White, A. Leslie

White, A. Leslie

Bio: (1900-1979) American anthropologist. Leslie White received a master’s degree in psychology from Columbia University and completed his Ph.D. at the University of Chicago under the mentorship of Edward Sapir. He lectured at the University of Buffalo and the University of Michigan.


White is best known for his commitment to the development of the science of culture, i.e. culturology. He was influenced by the works of Henri L. Morgan, Herbert Spenser, and Edward B. Tylor. Culturology, according to his view, should encompass most of what anthropology and sociology deal with. Apart from social psychology, everything that the theoretical sciences of society dealt with would thus fall under culturology. This point of view is a consequence of White's expansion of the concept of culture, so he includes, in addition to the symbolic aspects of social life, also economic and political aspects, as well as everything that Durkheim calls society and social. This leaves only social psychology in the purview of sociology, while any further theoretical work should fall under the field of cultural studies. White's culturology can be divided into two main sections: cultural determinism and the utilitarian nature of culture.

Cultural determinism has two distinct meanings. The first meaning refers to the determinism of human behavior, that is, the actions of a human individual are completely conditioned by culture. In accordance with this notion White denied the free will of individuals, because, for individuals, who are not limited by their biology, the culture created by symbolic communication appears as an overdeterminant of individual behavior. Another meaning of cultural determinism is reflected in the observation of culture as an independent and self-determined system. The individual is not able to change his culture, but only to respond to its stimuli; so even inventive and creative behavior is nothing more than the manifestation of cultural tendencies. He denies the existence of geniuses and great men, they are only there to fulfill the inherent cultural logic. Neither Newton nor Ikhnaton, when they created their theories and new religions, did not create culture, culture created them.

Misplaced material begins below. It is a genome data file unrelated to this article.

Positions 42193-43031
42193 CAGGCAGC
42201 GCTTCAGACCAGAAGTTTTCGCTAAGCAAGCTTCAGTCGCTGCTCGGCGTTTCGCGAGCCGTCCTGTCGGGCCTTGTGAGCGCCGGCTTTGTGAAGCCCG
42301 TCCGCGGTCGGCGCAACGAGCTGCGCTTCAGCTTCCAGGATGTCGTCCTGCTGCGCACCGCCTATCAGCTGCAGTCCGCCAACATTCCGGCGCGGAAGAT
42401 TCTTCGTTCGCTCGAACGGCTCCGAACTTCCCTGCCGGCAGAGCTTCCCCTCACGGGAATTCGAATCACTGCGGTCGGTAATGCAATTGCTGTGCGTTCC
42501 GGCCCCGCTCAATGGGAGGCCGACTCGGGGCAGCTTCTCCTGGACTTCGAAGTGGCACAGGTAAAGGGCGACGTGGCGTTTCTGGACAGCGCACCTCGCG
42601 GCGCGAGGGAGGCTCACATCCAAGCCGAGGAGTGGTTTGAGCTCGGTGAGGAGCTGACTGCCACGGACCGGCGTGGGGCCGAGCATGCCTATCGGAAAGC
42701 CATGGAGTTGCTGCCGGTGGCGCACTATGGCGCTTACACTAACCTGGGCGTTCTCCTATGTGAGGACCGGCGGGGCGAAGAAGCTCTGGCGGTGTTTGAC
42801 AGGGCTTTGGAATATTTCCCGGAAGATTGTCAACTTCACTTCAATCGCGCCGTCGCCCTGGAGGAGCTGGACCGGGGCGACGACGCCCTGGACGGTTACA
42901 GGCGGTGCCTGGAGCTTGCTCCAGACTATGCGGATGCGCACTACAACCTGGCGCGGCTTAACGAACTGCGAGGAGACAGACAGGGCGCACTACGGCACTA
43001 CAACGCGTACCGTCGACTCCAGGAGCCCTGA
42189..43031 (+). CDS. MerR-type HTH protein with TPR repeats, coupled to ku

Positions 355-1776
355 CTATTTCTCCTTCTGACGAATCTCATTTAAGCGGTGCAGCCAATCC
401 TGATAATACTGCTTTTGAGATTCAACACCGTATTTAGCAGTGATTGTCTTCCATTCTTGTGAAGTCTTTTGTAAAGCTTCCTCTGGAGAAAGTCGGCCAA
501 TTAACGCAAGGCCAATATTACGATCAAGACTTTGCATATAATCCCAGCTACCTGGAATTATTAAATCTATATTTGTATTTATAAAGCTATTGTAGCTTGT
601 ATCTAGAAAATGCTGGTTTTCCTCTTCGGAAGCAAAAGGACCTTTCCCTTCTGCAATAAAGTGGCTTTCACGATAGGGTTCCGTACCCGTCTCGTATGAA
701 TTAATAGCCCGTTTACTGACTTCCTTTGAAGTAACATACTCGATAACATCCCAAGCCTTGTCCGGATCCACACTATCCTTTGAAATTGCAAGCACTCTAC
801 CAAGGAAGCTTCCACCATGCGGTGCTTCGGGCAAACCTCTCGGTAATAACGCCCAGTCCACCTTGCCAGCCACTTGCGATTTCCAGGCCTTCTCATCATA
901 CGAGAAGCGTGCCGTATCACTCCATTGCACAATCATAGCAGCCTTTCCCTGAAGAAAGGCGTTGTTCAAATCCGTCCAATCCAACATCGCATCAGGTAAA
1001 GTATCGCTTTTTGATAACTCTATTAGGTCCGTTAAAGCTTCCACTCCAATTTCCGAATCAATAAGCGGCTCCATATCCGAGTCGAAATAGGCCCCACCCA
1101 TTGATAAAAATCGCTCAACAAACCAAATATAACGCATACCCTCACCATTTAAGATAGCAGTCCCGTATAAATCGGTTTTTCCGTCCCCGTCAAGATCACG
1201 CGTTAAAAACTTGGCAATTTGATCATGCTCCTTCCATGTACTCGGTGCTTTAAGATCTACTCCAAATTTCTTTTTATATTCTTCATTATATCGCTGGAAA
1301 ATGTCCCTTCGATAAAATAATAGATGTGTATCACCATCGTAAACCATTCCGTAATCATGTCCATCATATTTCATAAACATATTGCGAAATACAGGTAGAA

The utilitarian nature of culture is reflected in the principle of usefulness. "The purpose and function of culture are to make life secure and enduring for the human species" (White, 1959: 8). The utilitarian principles of culture are mostly beyond the consciousness of the people themselves. When a new cultural form emerges that is more useful for society, it replaces previous cultural forms.

White's evolutionism is close to the evolutionism of Henry Morgan, in that White never considers the evolution of individual sociocultural systems, but the evolution of the entire culture of mankind, i. e. universal evolution. Unlike Morgan, White notes the importance of the diffusion of cultural patterns, which means that not every single culture has to go through all the stages, because, due to the process of diffusion, some stages may be skipped. White takes into consideration the last million years of the development of the human species, where a million years before the present appears as a crucial period when man's power to symbolize, to use and create symbols, arose. He takes that date as the beginning of cultural evolution because without symbols there is no culture. In his consideration of cultural evolution, he deals little with concrete historical data, because, for him, history is a particularizing process, while evolution is a generalizing process.

In the book, The Evolution of Culture (1959) White distinguishes four separate components of cultural systems: technological, sociological, ideological, and sentimental (attitudinal). The technological sector is most directly involved in the adaptation process, and the determining feature of technology development is the amount and type of energy used to meet human needs. While animals use only the power of their muscles, primitive people use tools and the energy of fire, to later tame the energy of the sun, through the domestication of plants and animals, then fossil fuels, and finally the power of atoms. Energy and technology appear as dominating over other sectors of culture. The evolution towards larger political units is fundamentally a technological matter. Society, philosophy, and sentiments are, in fact, non-technological forms of expression of the basic technological process. When a technological system comes into conflict with other cultural elements, then depending on the strength of the technological system it wins or submits. But if the technology is strong enough then it creates a new social system. The importance of technology for the development of culture makes White's theory of universal evolution based on technological determinism.